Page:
Squatting down behind home plate at Canal Park, sporting a large mitt and nabbing one misguided pitch after another, Ken Babby looked the part of a minor-league catcher.
But this was the new Aeros owner wearing a black pinstriped suit and purple tie instead of the home white and purple. Yet the gusto with which Babby caught the high, off-target and one-hop pitches from those who took the mound to throw out a mock first pitch could be seen from above in the press box.
It is 172 days until the Aeros’ first Opening Day under Babby, but even Mayor Don Plusquellic and City Council President Marco Sommerville didn’t shy away from joining in the baseball fun after a news conference Tuesday afternoon that formally introduced Babby to the Aeros baseball community.
The pair joined the ranks of businessmen waiting in line and in the Aeros dugout before taking off their sports coats, warming up their arms and then tossing a pitch to Babby.
After each catch, Babby sprang up from his crouch with a smile, jogged to the mound and thanked each one with a handshake and pat on the back as a photographer took pictures to commemorate.
There’s no mistaking the passion of the Aeros’ latest baseball boss, but Babby’s love for the game actually had him in uniform for several years while growing up.
“I was horribly afraid of the ball when I was I kid, so my dad suggested I try catcher because of all of the equipment to protect me,” Babby, 32, said, referring to his father, Lon Babby, a former sports agent and current president of the NBA’s Phoenix Suns.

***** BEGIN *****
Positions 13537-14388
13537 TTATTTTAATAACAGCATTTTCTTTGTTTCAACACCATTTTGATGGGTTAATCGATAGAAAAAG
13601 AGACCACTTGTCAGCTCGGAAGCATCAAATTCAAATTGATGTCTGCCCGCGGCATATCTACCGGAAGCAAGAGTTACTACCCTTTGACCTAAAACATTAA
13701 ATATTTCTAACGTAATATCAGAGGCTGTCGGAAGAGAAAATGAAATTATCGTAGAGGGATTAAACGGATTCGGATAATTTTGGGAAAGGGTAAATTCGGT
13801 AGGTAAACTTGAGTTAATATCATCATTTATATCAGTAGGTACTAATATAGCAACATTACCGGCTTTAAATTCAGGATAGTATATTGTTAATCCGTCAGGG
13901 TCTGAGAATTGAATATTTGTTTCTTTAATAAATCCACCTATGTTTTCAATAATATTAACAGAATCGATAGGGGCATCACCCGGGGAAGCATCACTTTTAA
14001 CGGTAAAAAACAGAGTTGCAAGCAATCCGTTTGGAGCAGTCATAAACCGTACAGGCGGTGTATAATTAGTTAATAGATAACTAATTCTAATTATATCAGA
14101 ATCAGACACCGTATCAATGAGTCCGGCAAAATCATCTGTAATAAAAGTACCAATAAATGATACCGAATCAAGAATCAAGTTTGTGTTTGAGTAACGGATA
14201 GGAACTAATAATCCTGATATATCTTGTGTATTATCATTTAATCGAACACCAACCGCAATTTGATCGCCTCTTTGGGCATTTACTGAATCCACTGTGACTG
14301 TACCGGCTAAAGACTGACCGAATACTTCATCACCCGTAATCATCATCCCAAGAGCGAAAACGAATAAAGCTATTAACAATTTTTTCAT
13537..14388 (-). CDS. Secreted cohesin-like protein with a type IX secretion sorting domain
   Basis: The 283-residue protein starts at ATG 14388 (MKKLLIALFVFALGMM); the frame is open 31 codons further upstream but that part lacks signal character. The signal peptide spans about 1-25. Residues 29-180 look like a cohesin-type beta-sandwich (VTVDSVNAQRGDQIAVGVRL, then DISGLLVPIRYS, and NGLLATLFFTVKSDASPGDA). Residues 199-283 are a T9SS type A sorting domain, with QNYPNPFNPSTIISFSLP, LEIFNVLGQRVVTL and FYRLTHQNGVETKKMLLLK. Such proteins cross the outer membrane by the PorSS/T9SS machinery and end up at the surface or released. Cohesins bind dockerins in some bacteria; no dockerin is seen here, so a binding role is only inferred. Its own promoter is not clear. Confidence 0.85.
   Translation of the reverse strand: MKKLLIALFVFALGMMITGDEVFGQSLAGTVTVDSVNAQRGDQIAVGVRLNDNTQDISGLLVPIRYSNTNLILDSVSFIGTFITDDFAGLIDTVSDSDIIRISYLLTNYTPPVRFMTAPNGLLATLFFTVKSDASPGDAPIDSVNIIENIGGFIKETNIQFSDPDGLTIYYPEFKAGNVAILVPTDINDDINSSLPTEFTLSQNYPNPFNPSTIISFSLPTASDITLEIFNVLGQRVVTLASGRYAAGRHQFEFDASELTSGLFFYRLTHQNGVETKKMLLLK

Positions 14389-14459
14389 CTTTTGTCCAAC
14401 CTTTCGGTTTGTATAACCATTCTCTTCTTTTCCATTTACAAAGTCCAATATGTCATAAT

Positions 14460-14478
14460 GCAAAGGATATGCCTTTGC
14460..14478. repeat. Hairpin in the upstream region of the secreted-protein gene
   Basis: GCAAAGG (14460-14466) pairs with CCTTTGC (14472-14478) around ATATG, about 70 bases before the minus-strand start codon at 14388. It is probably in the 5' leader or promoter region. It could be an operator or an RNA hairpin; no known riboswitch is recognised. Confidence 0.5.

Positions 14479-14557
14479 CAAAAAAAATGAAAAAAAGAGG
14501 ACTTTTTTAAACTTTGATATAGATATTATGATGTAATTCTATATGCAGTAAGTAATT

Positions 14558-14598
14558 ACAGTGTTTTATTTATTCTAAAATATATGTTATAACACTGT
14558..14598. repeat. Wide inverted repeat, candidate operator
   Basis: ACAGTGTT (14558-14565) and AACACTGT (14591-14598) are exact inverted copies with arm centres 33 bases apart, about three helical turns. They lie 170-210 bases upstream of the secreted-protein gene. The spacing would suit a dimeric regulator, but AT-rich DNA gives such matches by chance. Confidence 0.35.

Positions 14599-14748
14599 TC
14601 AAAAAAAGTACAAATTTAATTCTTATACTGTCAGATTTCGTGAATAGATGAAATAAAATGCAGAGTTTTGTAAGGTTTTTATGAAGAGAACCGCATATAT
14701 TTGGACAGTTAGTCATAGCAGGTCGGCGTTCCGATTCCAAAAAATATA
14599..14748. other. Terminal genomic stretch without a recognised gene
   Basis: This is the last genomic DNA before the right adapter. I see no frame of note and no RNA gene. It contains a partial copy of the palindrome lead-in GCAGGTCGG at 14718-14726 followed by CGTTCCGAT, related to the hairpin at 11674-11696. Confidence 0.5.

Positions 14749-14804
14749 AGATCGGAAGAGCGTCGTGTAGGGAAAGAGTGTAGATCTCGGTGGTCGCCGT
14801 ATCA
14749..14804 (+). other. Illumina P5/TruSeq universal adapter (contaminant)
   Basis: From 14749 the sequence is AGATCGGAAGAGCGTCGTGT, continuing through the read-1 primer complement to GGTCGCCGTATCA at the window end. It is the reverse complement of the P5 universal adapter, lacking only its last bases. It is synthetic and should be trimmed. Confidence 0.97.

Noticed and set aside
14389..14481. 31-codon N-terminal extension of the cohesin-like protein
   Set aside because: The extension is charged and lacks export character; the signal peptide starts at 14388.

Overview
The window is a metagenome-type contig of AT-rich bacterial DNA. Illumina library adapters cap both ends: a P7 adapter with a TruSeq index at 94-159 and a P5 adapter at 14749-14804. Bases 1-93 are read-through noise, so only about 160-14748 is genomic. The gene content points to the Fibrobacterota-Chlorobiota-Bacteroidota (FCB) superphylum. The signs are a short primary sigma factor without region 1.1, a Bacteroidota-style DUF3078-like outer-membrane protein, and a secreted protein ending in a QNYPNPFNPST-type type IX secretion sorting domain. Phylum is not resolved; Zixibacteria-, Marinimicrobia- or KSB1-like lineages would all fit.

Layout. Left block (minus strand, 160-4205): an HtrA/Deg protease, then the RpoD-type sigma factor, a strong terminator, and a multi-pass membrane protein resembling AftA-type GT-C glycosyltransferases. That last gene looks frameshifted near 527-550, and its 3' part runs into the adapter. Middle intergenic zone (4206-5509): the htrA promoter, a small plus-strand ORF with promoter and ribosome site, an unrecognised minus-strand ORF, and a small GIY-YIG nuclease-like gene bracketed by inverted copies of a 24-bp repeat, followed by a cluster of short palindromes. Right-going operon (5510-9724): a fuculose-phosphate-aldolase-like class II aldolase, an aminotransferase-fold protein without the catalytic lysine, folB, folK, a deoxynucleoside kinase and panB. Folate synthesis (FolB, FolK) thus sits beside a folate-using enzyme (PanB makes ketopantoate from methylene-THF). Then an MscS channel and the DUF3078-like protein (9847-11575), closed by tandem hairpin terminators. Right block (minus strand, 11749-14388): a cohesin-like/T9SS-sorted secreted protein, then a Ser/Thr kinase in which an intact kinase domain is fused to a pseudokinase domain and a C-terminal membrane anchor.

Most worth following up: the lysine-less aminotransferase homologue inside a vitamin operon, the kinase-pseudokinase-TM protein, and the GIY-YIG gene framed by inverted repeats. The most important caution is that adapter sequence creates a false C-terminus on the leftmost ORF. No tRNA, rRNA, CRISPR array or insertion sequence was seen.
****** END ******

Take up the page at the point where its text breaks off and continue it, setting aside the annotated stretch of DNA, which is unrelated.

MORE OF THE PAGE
The idea worked, as the younger Babby soon realized that a baseball whizzing toward him didn’t seem so scary while clad in a mask, chest protector and knee guards. In fact, he grew to love the game and position and played baseball all the way through high school at St. Andrews Episcopal in Bethesda, Md.
“Obviously I wasn’t good enough to play professionally at a minor-league park like this,” said Babby, who remembered to bring his old high school glove with him when he recently moved to Akron. “But I got a chance to live that dream a little bit today, too, I guess.”
Before having some fun on the field, Eastern League President Joe McEacharn and Indians farm director Ross Atkins joined Plusquellic and Babby at a table inside Canal Park, the four men seated in front of the Aeros’ large blue and red 2012 Eastern League Championship banner.
The scene was symbolic of the fact that even though the Aeros had claimed four league titles under the previous owners Mike and Greg Agganis (who have been based out of Florida and Boston, respectively), Babby’s presence is expected to bring new life to the once thriving franchise.
“Ken is going to bring a new enthusiasm, excitement and commitment,” McEacharn said. “And he’s going to be local, [which] we find can really engage an entire community.”
McEacharn was the main man behind the scenes who worked tirelessly to get Babby (a former Washington Post executive), officials from the city of Akron and the Agganises to broker a deal. And that he did. Babby purchased the team, extended the Canal Park lease with the city for another 25 years and agreed to at least another four years of a player development arrangement with the Indians.
“It was a unique situation,” said McEacharn, who was first approached by Babby to buy an Eastern League franchise back in February or March. “We talked, then I reached out to some people to kind of vet him a little bit. … In the meantime, I reached out to the Agganises to get an idea of how serious they were in selling at this point. As we kept moving forward I realized this was going to be a good fit and it was just a matter of working out the details between the three groups.”